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Ben Carson Compares Abortion to Slavery, Says He Would 'Love' to See Roe Vs. Wade Overturned

( [email protected] ) Oct 27, 2015 12:43 PM EDT
Republican presidential candidate Dr. Ben Carson has compared abortion to slavery and said he would "love" to see Roe vs. Wade overturned, making abortion illegal nationwide with no exceptions for rape and incest.
Dr. Ben Carson addresses the Republican National Committee luncheon. AP photo

Republican presidential candidate Dr. Ben Carson has compared abortion to slavery and said he would "love" to see Roe vs. Wade overturned, making abortion illegal nationwide with no exceptions for rape and incest.

"In the ideal situation, the mother should not believe that the baby is her enemy, and should not be looking to terminate the baby," the former Johns Hopkins neurosurgeon said on NBC's Meet the Press on Sunday. "Things are set up in such a way that the person in the world who has the greatest interest in protecting the baby is the mother. We've allowed the purveyors of the vision to make mothers think that that baby is their enemy, and they have the right to kill it. Can you see how perverted that line of thinking is?"

"During slavery," he added, "a lot of the slave owners thought that they had the right to do whatever they wanted to that slave - anything that they chose to do. What if the abolitionist had said, you know, 'I don't believe in slavery. I think it's wrong. But you guys do whatever you want to do.' Where would we be?"

The soft-spoken candidate emphasized that he opposes abortions for unwanted pregnancies and in cases of rape and incest: "Rape and incest I would not be in favor of killing a baby because the baby came about in that way," he said, adding that there were "many stories of people who have led very useful lives who were the result of rape or incest."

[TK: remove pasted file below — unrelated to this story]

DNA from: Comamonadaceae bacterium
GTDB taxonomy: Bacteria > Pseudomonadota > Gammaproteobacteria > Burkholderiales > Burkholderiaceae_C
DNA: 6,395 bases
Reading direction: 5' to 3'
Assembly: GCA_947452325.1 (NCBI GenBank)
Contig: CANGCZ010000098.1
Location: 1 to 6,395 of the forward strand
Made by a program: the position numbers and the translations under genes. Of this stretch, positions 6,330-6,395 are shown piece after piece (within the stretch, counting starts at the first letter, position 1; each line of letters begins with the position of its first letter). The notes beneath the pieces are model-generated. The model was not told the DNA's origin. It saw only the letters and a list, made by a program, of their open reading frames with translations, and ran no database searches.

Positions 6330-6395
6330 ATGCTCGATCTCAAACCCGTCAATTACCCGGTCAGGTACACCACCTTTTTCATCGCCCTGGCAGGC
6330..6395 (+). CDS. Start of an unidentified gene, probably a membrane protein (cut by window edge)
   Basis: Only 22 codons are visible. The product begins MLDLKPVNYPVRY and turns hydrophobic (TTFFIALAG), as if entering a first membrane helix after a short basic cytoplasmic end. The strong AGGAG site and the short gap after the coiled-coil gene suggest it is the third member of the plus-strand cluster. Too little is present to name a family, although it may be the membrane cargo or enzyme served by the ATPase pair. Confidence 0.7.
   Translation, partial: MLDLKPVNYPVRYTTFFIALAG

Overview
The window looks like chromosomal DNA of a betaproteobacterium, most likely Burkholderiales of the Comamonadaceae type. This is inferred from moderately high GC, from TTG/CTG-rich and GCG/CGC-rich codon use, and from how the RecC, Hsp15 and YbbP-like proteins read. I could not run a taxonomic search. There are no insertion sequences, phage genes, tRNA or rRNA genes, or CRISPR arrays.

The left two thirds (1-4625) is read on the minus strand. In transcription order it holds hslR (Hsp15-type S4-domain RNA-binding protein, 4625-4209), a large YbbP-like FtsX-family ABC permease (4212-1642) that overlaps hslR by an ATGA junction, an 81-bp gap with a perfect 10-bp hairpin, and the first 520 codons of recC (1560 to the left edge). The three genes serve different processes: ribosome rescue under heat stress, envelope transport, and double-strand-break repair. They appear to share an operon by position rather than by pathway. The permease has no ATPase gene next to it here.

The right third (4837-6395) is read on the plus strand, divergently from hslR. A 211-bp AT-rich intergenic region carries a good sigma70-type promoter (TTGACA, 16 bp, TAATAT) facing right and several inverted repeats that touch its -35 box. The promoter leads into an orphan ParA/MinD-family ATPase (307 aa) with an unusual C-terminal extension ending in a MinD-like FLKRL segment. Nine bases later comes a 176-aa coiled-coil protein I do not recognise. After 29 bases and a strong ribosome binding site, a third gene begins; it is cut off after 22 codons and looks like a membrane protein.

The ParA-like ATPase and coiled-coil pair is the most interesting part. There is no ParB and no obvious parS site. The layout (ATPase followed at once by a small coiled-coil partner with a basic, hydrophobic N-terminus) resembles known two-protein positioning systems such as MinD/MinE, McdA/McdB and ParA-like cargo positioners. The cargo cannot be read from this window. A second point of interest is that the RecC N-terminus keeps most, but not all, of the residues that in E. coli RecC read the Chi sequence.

However, he clarified he might consider allowing abortions to preserve the life and health of the mother.

"That's an extraordinarily rare situation," Carson said. "But if in that very rare situation it occurred, I believe there's room to discuss that."

He added, "I'm a reasonable person, and if people can come up with a reasonable explanation of why they would like to kill a baby, I'll listen."

While Carson's comments were predictably criticized by many in the secular media, the GOP candidate told Meet the Press host, Chuck Todd, he isn't concerned about criticism of his character.

"As people get to know me, they know that I'm not a hateful, pathological person like some people try to make me out to be," he said. "And that will be self-evident. So I don't really worry about that."

Meanwhile, recent poll numbers show Carson overtaking business mogul Donald Trump for the top spot in Iowa, which holds the first-in-the-nation contest for the GOP primary. A BloombergNews-Des Moines Register poll released Friday showed Carson leading Trump by 9 points.  

Trump, appearing on "Morning Joe" Tuesday, was asked by panelist Willie Geist to explain Carson's rise in the polls in Iowa and said, "I don't get it, to be honest with you. You look at different things having to do with Ben, and there's a lot of contradiction and a lot of questions."

The GOP frontrunner also accused Carson of flip-flopping on certain key issues: "Ben was, he was pro-abortion not so long ago as everybody has told me. I don't know it personally, but that's what I'm told. And all of a sudden, he's so hard on abortion under no circumstance virtually can there be exceptions," Trump said.

"And you say, well how does that happen? Where you were pro and not long ago by the way and then all of a sudden you can't even have exceptions," suggested Trump. "So that's an unusual stance and I think people will look at that and they will look at lots of other things including you know what happened in hospitals and what he was working on and a lot of things I hear. I just don't actually get it. But I give credit but I don't get it."